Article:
Collabra-dabra-tory encourages musical spirit

Sara Shields-Rivard is a Concordia music student, a singer and a Collabra-dabra-tory executive. Photo by Alex Hutchins

Concordia’s musical improvisation club connects, unites and empowers students

“I get out of every session with so much energy and a clear mind. It feels very similar to meditation in that way,” said Concordia music student Sara Shields-Rivard. She achieves this mental clarity through a type of musical therapy—one she strives to share with the Concordia community.

Shields-Rivard is an executive of Collabra-dabra-tory, a club at Concordia that practices musical improvisation. Students from a variety of backgrounds are welcomed to sessions every two weeks to contribute to a musical creation using their voices, instruments provided or instruments of their own.

The sessions are often led by Dr. Irene Feher, a professor who teaches voice at Concordia. Feher helps guide the direction of the improvisation by controlling the flow and allowing people to solo, play all together or pass melodies between participants. Feher and Shields-Rivard came up with the idea for a musical improvisation club together during one of their voice lessons.

“I mentioned something about how the Concordia music department didn’t have enough extra-curricular stuff going on for students. I felt that most people went to class and went home,” Shields-Rivard said. “I also felt that I was becoming too focused on the academics of music rather than the fun parts of it.”

Feher spoke to Shields-Rivard about Music For People, an organization she is a member of, created by Grammy award-winning cellist David Darling, that experiments with musical improvisation. They decided it would be the perfect idea to base a student club off of.

Another one of Feher’s voice students, Olivia Charlebois-Brandvold, is now Shields-Rivard’s co-executive at Collabra-dabra-tory.

“I was feeling a bit down because it was my first year in the music program and I felt like everyone already kind of knew each other, and I hadn’t really made any friends or connections yet,” Charlebois-Brandvold said. She was looking for a way to get more involved at school when she found herself in line at the People’s Potato behind Shields-Rivard, Feher and former club executive Meghan Riley.

Collabra-dabra-tory executive Olivia Charlebois-Brandvold studies classical voice at Concordia. Photo by Alex Hutchins

“Meghan just turned around and said, ‘Hey, we’re in a lot of the same classes together, would you want to run this new club with us?’ And I was like, ‘Hell yeah!’ It was definitely one of those right place, right time moments,” Charlebois-Brandvold said.

A year and a half has passed since Collabra-dabra-tory came to be and it has since developed into much more than the co-executives ever imagined. Shields-Rivard said they started off with an average of 15 people attending each session, but since the beginning of the fall semester this year, they have doubled that number at almost every meeting.

At their bi-weekly sessions, they experiment with new ideas and methods of improvisation. Feher and the executives try to facilitate activities that are accessible to both beginner and advanced musicians and singers.

“Last [session], for example, each group picked a nursery rhyme that they were very familiar with. Each group started off by singing or playing the lullaby as they knew it, but, by the time their time was up, the song had morphed into a whole new song that sounded very different from the original,” Charlebois-Brandvold said. “It was really cool.”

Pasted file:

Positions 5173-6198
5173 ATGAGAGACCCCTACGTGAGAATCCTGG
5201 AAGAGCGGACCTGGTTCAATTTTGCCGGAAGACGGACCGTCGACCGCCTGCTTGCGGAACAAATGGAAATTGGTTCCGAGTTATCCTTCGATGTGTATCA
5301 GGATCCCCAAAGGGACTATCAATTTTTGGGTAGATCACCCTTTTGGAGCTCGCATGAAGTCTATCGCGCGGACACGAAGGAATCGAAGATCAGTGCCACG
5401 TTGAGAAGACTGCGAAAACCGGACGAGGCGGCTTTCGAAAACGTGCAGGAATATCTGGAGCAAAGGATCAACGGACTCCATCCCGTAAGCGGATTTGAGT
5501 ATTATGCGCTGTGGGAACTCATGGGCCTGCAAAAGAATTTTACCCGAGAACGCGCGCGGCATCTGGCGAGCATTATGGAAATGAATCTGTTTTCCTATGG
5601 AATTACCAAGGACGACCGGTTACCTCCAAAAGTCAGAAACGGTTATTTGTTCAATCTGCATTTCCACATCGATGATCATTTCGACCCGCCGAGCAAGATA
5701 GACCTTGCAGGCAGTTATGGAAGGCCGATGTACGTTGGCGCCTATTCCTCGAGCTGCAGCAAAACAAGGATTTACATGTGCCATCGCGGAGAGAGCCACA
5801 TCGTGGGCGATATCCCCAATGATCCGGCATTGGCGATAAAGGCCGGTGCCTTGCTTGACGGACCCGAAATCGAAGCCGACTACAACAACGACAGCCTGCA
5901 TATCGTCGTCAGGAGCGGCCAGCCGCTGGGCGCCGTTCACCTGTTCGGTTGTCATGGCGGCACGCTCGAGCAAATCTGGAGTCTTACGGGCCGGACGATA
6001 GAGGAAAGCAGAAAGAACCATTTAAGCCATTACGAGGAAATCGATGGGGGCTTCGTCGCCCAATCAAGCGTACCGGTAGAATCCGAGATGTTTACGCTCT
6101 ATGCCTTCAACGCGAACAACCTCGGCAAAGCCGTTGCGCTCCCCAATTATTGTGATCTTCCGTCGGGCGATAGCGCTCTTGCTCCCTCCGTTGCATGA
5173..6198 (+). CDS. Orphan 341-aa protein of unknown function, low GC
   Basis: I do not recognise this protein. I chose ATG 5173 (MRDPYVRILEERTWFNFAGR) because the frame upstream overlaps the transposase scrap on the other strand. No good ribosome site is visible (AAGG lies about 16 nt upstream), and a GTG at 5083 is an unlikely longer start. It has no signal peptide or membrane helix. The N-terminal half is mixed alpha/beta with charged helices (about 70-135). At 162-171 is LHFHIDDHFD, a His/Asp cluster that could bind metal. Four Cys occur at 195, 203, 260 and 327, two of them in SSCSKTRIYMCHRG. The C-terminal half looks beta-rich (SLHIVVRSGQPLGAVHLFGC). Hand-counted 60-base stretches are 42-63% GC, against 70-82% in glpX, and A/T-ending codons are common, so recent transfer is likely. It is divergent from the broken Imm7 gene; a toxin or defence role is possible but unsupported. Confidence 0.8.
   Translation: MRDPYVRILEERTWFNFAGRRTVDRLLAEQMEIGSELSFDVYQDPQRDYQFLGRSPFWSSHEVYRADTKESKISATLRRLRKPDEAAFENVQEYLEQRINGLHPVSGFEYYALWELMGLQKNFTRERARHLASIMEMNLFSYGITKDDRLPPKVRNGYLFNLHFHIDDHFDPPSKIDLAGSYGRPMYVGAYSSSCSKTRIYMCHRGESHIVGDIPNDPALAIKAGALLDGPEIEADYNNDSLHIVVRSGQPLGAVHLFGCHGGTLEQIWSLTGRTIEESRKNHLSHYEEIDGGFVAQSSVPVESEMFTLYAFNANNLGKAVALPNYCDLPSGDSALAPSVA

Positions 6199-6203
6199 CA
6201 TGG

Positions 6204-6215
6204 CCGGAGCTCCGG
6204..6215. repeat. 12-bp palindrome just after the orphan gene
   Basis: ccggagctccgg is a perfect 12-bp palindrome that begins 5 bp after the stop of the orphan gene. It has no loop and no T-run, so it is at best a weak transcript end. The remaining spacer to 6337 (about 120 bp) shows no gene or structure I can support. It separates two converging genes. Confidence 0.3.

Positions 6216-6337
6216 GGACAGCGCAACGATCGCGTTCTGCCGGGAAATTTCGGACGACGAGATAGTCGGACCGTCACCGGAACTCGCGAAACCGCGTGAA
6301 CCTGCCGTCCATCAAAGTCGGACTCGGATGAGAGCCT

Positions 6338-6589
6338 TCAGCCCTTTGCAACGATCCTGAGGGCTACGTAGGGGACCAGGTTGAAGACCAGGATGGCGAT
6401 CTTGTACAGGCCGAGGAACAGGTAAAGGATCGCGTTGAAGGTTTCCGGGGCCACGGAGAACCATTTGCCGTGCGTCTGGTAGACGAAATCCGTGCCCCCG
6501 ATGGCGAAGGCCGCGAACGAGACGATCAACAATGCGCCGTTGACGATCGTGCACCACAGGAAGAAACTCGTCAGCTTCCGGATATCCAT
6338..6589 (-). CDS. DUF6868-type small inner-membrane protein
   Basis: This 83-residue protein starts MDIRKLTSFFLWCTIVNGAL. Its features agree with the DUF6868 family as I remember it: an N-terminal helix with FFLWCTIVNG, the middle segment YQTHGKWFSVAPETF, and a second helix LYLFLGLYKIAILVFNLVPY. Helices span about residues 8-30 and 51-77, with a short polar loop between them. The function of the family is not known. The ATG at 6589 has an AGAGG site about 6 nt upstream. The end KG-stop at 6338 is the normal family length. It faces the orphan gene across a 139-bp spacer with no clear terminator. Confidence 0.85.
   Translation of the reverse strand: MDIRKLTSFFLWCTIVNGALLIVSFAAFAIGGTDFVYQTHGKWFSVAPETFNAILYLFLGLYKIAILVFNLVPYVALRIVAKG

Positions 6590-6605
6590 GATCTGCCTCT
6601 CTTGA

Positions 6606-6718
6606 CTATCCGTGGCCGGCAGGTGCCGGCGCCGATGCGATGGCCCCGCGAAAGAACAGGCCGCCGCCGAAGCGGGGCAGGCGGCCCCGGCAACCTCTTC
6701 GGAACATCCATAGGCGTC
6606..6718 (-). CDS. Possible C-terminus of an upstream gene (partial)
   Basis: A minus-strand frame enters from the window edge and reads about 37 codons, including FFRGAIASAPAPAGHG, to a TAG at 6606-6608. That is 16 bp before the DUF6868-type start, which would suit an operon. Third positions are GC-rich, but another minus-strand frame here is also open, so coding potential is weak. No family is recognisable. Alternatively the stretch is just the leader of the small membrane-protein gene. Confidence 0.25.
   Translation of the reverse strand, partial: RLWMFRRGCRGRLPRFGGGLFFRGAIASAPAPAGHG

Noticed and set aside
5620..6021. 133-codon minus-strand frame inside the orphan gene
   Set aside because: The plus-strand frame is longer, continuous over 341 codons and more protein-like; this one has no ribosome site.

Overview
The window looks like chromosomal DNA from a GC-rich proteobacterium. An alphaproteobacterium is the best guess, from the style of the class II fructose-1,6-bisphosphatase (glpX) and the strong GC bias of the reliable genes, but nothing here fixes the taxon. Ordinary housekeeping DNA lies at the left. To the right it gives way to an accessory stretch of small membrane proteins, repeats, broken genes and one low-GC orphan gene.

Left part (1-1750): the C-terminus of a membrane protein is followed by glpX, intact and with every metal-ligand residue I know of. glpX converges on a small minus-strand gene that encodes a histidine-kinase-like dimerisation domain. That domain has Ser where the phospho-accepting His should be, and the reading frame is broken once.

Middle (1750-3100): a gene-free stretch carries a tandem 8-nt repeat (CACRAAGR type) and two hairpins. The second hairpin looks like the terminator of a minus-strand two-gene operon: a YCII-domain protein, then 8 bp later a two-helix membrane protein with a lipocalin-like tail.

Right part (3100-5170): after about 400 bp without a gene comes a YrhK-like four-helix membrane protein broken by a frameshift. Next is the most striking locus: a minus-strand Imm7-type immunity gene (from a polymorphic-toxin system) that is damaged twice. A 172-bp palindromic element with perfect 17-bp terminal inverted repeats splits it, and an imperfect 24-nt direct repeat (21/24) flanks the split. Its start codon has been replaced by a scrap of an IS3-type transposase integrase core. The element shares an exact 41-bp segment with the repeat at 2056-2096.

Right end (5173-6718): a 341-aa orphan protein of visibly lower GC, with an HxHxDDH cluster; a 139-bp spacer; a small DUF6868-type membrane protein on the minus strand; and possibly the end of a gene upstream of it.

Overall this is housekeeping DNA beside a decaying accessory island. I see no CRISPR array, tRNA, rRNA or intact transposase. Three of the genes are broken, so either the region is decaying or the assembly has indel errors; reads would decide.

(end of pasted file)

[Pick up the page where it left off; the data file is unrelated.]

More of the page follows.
Shields-Rivard said they often practice with the “ABA” structure; starting off with an idea, bringing it to a completely new place and taking back to the original idea again.

“This kind of activity is free and basic enough that it makes it accessible to all levels of musicianship,” Shields-Rivard said. “You can make your improvisation simple or very complex.”

According to the executives, Collabra-dabra-tory is the perfect place for people who are hesitant to try improvisation-based activities. Charlebois-Brandvold said she has a love-hate relationship with it herself.

“Even though it is a musical improv club, every fibre of my being recoils against improvisation. It’s really hard for me to be vulnerable in that way and not care what people think,” she said. “Because of that, the sessions have become very therapeutic for me. I really feel that, with every meeting, I am taking down another brick from this wall that we put up for ourselves.”

Collabra-dabra-tory provides a space to make mistakes—in fact, nothing is considered a mistake during their musical improvisation sessions.

“One of our club mantras is, ‘there are no wrong notes!’ That way there’s no pressure to ‘sound good.’ The focus [is instead] on feeling and intuition. We are often surprised at the beauty and freedom of atonality,” Shields-Rivard said.

For students who love music (whether they play an instrument or not) and are looking to get out of their comfort zone in a safe space that is free of judgement, the executives of Collabra-dabra-tory wait with open arms.

“Musical improv is so therapeutic,” Shields-Rivard said. “The musicians that come are really amazing—not just at their craft but as people. You really get to see everyone’s true colours in that room because of how safe we feel together, but also because of how vulnerable the music makes us. We feel connected, united, empowered.”

Collabra-dabra-tory sessions are held every two weeks on Monday nights from 7 p.m. to 8:30 p.m. Their next meeting will be on Nov. 20. For more information, visit their Facebook page or e-mail them at [email protected].

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